ALEXANDER NECKAM (1157-1217), English schoolman and man of science, was born at St Albans in September 1157, on the same night as King Richard I.
For in his De naturis rerum and De utensilibus (the former of which, at any rate, had become well known at the end of the 12th century, and was probably written about 1180) Neckam has preserved to us the earliest European notices of the magnet as a guide to seamen - outside China, indeed, these seem to be the earliest notices of this mystery of nature that have survived in any country or civilization.
It was probably in Paris, the chief intellectual centre of his time, that Neckam heard how a ship, among its other stores, must have a needle placed above a magnet (the De utensilibus assumes a needle mounted on a pivot), which needle would revolve until its point looked north, and thus guide sailors in murky weather or on starless nights.
It is noteworthy that Neckam has no air of imparting a startling novelty: he merely records what had apparently become the regular practice of at least many seamen of the Catholic world.
Neckam also wrote Corrogationes Promethei, a scriptural commentary prefaced by a treatise on grammatical criticism; a translation of Aesop into Latin elegiacs (six fables from this version, as given in a Paris MS., are printed in Robert's Fables inedites); commentaries, still unprinted, on portions of Aristotle, Martianus Capella and Ovid's Metamorphoses, and other works.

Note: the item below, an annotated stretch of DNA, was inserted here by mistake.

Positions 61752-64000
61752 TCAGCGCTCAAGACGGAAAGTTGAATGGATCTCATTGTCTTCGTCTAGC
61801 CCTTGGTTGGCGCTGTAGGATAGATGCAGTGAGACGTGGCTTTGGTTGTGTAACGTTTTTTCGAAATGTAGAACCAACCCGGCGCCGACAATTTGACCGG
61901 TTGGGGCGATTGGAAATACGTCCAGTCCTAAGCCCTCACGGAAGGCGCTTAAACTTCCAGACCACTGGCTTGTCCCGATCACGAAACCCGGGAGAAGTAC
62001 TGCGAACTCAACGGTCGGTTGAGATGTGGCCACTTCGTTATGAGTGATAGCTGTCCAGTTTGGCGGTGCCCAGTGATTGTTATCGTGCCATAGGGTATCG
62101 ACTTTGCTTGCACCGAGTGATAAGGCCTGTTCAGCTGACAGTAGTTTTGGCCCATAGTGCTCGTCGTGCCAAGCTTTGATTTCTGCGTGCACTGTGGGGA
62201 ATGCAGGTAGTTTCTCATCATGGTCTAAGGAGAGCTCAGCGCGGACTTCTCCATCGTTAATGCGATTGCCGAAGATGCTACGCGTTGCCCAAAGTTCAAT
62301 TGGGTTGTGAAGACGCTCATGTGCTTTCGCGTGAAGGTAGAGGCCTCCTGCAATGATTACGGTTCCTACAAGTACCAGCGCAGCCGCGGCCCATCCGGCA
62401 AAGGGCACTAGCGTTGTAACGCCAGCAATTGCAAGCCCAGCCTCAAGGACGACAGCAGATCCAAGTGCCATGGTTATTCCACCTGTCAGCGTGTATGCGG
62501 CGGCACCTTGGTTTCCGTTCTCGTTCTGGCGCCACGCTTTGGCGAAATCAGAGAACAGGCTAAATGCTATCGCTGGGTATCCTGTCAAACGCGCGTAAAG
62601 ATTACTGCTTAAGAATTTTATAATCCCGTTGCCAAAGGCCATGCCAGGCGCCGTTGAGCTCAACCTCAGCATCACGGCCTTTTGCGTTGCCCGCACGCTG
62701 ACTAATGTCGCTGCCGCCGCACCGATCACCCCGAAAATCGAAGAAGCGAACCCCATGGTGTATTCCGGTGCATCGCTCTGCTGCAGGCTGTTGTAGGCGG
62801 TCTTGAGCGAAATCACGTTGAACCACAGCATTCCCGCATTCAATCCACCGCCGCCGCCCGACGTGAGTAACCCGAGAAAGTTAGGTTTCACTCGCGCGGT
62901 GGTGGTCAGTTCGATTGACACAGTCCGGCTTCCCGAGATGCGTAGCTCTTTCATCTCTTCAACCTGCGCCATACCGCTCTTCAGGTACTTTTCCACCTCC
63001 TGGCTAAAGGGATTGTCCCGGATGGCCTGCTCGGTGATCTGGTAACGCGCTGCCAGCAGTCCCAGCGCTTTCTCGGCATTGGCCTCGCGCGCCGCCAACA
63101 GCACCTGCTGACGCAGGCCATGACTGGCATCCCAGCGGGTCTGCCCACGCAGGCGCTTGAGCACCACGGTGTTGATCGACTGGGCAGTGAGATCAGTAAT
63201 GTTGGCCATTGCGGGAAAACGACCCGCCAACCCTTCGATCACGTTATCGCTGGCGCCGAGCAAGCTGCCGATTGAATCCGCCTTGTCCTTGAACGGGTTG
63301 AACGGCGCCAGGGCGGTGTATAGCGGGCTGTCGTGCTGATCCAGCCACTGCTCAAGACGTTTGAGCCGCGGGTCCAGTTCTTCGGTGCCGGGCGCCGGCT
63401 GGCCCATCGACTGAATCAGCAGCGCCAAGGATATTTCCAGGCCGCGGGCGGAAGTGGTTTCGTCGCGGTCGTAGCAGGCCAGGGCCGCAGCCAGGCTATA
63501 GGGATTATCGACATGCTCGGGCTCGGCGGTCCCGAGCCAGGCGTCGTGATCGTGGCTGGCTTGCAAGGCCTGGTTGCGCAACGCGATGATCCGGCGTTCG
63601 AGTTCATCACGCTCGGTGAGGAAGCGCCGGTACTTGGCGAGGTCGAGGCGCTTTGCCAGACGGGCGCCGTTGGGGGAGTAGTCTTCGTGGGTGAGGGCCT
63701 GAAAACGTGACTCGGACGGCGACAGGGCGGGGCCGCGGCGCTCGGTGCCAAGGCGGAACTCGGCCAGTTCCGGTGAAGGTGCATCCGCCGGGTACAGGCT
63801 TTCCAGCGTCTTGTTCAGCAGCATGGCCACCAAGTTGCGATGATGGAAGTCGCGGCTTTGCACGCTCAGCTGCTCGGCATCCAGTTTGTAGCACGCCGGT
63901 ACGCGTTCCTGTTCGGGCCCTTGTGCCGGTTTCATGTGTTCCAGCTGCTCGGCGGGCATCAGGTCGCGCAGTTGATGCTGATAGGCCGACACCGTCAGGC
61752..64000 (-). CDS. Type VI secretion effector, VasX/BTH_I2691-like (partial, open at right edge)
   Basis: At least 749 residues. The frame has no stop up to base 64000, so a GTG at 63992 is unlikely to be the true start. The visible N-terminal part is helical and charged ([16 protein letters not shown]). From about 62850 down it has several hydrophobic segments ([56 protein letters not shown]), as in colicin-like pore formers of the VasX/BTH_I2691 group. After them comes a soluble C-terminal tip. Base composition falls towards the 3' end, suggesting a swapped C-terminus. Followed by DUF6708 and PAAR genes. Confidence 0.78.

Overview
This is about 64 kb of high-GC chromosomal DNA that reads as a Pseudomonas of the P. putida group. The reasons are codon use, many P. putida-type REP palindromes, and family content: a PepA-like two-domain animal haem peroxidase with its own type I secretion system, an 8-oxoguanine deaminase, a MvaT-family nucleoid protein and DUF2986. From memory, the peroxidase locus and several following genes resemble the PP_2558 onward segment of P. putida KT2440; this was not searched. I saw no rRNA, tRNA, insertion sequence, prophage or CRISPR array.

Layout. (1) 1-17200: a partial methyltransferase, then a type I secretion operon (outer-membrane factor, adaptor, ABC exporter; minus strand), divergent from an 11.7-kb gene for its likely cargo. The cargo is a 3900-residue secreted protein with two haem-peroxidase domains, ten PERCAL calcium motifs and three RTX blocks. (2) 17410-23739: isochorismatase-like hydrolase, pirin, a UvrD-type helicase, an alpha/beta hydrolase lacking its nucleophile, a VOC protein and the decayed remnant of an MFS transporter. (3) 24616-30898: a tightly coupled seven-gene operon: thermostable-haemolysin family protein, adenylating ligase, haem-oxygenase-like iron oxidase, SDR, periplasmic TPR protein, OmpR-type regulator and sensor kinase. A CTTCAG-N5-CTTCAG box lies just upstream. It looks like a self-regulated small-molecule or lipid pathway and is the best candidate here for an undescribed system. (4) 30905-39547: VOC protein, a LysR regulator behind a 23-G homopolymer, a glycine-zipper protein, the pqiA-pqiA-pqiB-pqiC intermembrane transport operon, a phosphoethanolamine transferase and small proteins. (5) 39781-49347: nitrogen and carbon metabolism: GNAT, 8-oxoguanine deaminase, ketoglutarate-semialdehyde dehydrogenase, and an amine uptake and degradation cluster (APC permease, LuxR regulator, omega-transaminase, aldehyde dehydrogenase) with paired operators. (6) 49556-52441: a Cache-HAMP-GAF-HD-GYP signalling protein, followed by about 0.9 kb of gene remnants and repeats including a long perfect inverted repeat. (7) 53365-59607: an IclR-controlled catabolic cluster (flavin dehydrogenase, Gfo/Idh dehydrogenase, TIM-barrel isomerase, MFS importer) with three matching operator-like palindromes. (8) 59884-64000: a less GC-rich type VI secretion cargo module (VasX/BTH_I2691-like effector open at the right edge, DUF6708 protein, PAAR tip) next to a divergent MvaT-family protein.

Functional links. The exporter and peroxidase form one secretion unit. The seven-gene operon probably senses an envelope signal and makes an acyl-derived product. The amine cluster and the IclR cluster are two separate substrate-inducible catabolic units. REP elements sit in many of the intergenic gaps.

Roger Bacon's reference to Neckam as a grammatical writer (in multis vera et utilia scripsit: sed.
The principle of applying metallic films to glass seems to have been known to the Romans and even to the Egyptians, and is mentioned by Alexander Neckam in the 12th century, but it would appear that it was not until the 16th century that the process of " silvering " mirrors by the use of an amalgam of tin and mercury had been perfected.
Another version of Romulus in Latin elegiacs was made by Alexander Neckam, born at St Albans in 1157.
Chap. 9, part 2); but the earliest definite mention as yet known of the use of the mariner's compass in the middle ages occurs in a treatise entitled De utensilibus, written by Alexander Neckam in the r 2th century.
Adams's Paulus Aegineta, p. 99), and Alexander Neckam, a writer of the 12th century (see Wright's edition of his works, p. 473, 1863), recommends it as a palliative of the heat of the sun in field labour.